Exercise as it relates to Disease/Tired of cancer; exercise as a means of reducing fatigue in chemotherapy patients

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The following is an analysis of the research article "Effects of an Exercise Program in Colon Cancer Patients undergoing Chemotherapy" by van Vulpen et al. (2016)[1]

What is the background to this research?[edit]

Colon cancer (CC) is the third most common cancer, behind lung and breast cancers, with an estimated 1.4 million new cases diagnosed worldwide in 2012.[2] A common symptom shared by all cancers, including CC, is cancer related fatigue (CRF). Prevalence of CRF is known to vary greatly (10-90%) between different types of cancer, stages of the cancer and stages of the treatment.[3] However, it has been seen that levels of fatigue significantly increase in patients with CC who undergo chemotherapy.[4]

CRF can be debilitating to suffers physically, cognitively, socially and financially. A study of patients who had undergone chemotherapy and experienced fatigue showed that of the 379 participants, 91% said that fatigue prevented a normal life and 88% said it impacted their daily routine. At least 30% reported that they found common activities such as socialising with friends, grocery shopping and going out to a restaurant difficult. Of 177 participants who were employed, 75% had changed their employment status.[5] Other research has shown that high levels of fatigue in cancer patients correlated strongly with longer sit to stand times and lower grip strengths.[6] Patients with CRF commonly reported symptoms linked with psychological impairment such as depression, anxiety and lack of motivation.[7]

Previous studies have shown that prescribed exercise programs may be beneficial in reducing CRF in cancer patients.[8] However, there is little evidence to suggest that CRF is reduced with a prescribed exercise program in CC patients also undergoing chemotherapy.

Where is the research from?[edit]

This study was conducted across 7 hospitals in the Netherlands. The results of this study may translate over to an Australian population of European descent. However, findings may not necessarily be comparable with, for example, an Indigenous Australian population.

The study was published in Medicine and Science in Sports and Exercise, a reputable monthly peer-reviewed journal of the Americal College of Sport and Medicine (ACSM).

The lead author of the study, JK van Vulpen, has recently published a meta-analysis in the British Journal of Sports Medicine and a case-control study the International Journal of Epidemiology. Their research generally focuses on the effects of exercise in cancer patients.

What kind of research was this?[edit]

This study was a randomised controlled trial (RCT). It was part of a two-arm study, the Physical Activity during Cancer Treatment (PACT) study, in which patients with breast cancer or colon cancer were included. Only results for colon cancer patients are presented in this study.

RCTs are considered good sources of information, with a high level of evidence.[9]

What did the research involve?[edit]

84 CC patients were identified as meeting the criteria to participate in the study by their medical specialist or oncology nurse. Of these, 33 participants signed informed consent and were included in the study. These participants were randomised on a 1:1 ratio into the intervention group or into a usual care group.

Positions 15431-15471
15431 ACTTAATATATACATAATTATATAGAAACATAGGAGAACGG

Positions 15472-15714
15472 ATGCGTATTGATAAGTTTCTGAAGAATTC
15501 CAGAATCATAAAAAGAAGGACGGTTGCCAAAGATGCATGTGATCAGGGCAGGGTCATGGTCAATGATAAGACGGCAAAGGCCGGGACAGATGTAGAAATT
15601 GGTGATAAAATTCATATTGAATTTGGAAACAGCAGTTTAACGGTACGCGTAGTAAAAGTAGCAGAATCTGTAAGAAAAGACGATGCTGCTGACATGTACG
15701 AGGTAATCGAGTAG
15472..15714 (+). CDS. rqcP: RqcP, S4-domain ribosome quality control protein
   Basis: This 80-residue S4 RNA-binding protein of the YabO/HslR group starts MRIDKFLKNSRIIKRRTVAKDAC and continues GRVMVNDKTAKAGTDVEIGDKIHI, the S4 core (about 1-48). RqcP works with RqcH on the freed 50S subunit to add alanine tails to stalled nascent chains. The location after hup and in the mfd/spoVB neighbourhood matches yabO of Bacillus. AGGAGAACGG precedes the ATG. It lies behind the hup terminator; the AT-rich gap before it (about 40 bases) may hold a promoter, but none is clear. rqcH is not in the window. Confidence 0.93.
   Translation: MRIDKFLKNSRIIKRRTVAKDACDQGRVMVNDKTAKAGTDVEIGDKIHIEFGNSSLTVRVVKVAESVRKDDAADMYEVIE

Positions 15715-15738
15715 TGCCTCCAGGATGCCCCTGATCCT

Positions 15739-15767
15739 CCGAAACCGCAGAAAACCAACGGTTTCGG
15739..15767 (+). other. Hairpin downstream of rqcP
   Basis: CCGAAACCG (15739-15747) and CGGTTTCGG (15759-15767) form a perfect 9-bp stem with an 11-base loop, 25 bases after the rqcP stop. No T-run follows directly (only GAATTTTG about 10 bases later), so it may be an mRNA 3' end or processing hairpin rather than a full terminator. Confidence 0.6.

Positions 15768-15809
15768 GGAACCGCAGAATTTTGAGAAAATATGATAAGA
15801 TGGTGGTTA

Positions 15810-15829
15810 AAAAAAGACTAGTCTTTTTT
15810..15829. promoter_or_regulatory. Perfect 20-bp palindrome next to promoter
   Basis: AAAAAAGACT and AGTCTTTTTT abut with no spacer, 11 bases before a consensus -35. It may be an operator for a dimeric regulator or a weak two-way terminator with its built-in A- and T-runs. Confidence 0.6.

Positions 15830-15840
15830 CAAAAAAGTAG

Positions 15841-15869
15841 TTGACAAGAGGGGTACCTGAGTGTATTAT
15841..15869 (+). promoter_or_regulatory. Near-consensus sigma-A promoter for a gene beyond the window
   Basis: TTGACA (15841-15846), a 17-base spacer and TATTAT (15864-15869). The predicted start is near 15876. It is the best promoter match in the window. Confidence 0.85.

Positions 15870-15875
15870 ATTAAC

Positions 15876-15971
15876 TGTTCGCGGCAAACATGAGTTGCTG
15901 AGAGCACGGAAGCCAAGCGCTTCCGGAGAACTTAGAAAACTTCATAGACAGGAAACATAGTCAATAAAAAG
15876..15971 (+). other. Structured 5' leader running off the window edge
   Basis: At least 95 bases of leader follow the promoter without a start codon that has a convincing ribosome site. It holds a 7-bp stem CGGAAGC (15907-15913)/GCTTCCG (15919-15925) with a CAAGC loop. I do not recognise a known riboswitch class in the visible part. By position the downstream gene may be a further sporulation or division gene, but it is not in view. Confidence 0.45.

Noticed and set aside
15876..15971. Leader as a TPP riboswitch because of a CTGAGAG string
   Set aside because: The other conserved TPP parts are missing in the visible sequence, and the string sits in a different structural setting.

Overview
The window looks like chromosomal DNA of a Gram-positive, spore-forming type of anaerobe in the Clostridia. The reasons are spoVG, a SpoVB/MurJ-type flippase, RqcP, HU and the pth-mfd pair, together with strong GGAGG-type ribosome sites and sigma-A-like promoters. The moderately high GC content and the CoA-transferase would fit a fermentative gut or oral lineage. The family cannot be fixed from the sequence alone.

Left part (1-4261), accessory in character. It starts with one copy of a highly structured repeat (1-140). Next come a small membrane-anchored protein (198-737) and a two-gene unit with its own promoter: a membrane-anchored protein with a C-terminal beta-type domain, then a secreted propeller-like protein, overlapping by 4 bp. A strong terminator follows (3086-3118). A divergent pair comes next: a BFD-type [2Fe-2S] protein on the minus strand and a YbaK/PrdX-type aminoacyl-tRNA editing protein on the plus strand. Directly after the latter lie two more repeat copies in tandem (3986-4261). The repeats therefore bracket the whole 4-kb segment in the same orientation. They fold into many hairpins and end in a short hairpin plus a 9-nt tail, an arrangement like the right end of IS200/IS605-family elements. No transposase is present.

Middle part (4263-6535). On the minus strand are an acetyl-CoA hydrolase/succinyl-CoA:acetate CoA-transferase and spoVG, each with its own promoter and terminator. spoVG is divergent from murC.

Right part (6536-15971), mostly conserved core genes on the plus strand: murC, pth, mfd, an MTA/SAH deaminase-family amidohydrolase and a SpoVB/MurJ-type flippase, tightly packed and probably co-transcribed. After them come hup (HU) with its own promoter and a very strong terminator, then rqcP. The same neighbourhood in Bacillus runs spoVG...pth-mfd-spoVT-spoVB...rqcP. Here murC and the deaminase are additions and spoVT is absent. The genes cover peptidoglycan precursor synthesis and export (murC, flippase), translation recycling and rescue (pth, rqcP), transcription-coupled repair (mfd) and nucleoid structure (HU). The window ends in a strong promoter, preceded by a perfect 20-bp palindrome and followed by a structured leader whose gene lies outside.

The intervention group participated in an 18wk exercise program. The program consisted of 2x1hr sessions per week with a 10min warm up, 40min aerobic and strength training and a 10min cool down supervised by a physiotherapist. The exercise program was catered to the participant based on preference and intensity was determined by baseline physical fitness. Participants in this group were also instructed to, in addition to the supervised exercise program, be physically active on 3 other days for at least 30min in accordance with Dutch physical activity guidelines.

Patients in the usual care group served as the control group and received no supervised exercise program and were instructed to maintain their usual levels of physical activity.

Outcome Measure Measurment
Fatigue MFI and FQL questionnaires
QoL, anxiety and depression EORTC QLQ-C30 questionnaire
Physical fitness peak VO2, HR and power output, O2 consumption and power output at ventilatory threshold
Anthropometry weight and height
Chemotherapy completion rate fraction of completed dose vs planned dose
Adherence and PA levels exercise log, SQUASH questionnaire

What were the basic results?[edit]

Participants in the intervention group reported significantly less physical fatigue at 18 weeks. A reduction was also seen at 36 weeks however this difference was not statistically significant. General fatigue was lower in the intervention group at 36 weeks. Physical functioning was significantly higher for the intervention group at 36 weeks. No significant differences were seen between groups for levels of anxiety and/or depression.

There were no significant differences seen between groups as a whole regarding measures of physical fitness or weight. However, when the authors only looked data for either males or females alone there were statistically significant differences. Males in the intervention group experienced significant reductions in peak power output and peak VO¬2 kg-1 at 36 weeks, while females in the intervention group experienced significant increases in all fitness measures except peak HR at 36 weeks.

No significant differences were seen for chemotherapy completion rates between groups.

No adverse exercise related events were observed during the study in either group.